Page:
A few legacy (and awful) apps part of an AppStack require modify rights in their install location (%programfiles%) so that the app can write config files there. Apps run fine w/ modify rights within the AppStack, but obviously any config changes made are lost at log off.
What are my options here using App Volumes? I don't fully understand use cases for writable volumes, so not sure if that's the solution.
Just looking at VMware solutions you have 2 options, a writable volume and UEM.
Writable volume's use case is mostly when you want to provide users with their "own" desktop while still using pooled machines. A writable volume is a catch all bin which means that if a user installs an application it will be saved into his writable volume (assuming he has admin privilges). The biggest win you would gain here is that it will catch all and everything you install and even your profile will be saved (if you use the UIA + profile writable). The biggest downside to using writables volumes is that it is a ctach all bin. This means it will also catch the rubbish you user or Windows might produce.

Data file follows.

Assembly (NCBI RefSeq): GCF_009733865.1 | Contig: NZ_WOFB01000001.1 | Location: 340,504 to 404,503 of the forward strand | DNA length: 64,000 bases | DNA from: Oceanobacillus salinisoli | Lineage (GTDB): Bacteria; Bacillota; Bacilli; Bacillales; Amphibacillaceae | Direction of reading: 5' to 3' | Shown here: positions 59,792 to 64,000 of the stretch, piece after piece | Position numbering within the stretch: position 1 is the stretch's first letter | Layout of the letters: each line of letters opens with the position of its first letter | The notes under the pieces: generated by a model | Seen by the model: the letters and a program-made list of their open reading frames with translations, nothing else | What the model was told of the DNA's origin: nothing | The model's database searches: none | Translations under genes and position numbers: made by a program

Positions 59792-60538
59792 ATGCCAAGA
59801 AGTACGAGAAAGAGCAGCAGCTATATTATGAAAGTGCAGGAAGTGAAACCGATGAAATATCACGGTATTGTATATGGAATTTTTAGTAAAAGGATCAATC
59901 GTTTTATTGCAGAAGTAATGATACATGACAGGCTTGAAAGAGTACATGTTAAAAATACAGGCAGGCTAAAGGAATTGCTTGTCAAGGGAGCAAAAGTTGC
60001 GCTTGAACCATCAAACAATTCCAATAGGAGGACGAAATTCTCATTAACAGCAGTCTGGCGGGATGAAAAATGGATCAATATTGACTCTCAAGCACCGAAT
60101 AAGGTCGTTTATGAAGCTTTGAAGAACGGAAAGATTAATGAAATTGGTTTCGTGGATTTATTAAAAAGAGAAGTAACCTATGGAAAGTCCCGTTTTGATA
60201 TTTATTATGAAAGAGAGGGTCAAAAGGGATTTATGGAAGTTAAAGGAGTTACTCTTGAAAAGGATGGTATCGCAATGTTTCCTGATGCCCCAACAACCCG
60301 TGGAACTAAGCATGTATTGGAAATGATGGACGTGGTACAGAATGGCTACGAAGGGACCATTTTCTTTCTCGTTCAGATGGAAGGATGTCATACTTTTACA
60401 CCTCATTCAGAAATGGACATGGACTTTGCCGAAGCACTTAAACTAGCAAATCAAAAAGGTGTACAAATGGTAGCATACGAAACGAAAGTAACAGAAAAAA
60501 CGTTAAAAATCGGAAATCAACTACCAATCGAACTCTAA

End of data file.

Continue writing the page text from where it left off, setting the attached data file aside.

In UEM you could select this folder the file is being changed in (not 100% sure if UEM can also catch machine properties instead of user properties but I thought it could) and create an application object for it that is related to this application. If a user would then change the file UEM would see that change, catch it and save it to the network.
The biggest difference between the 2 is that with UEM you would need to set the application to catch the file but it then only catches this. In writable volume it is just create it and your good to go. Downside is it will catch anything and everything.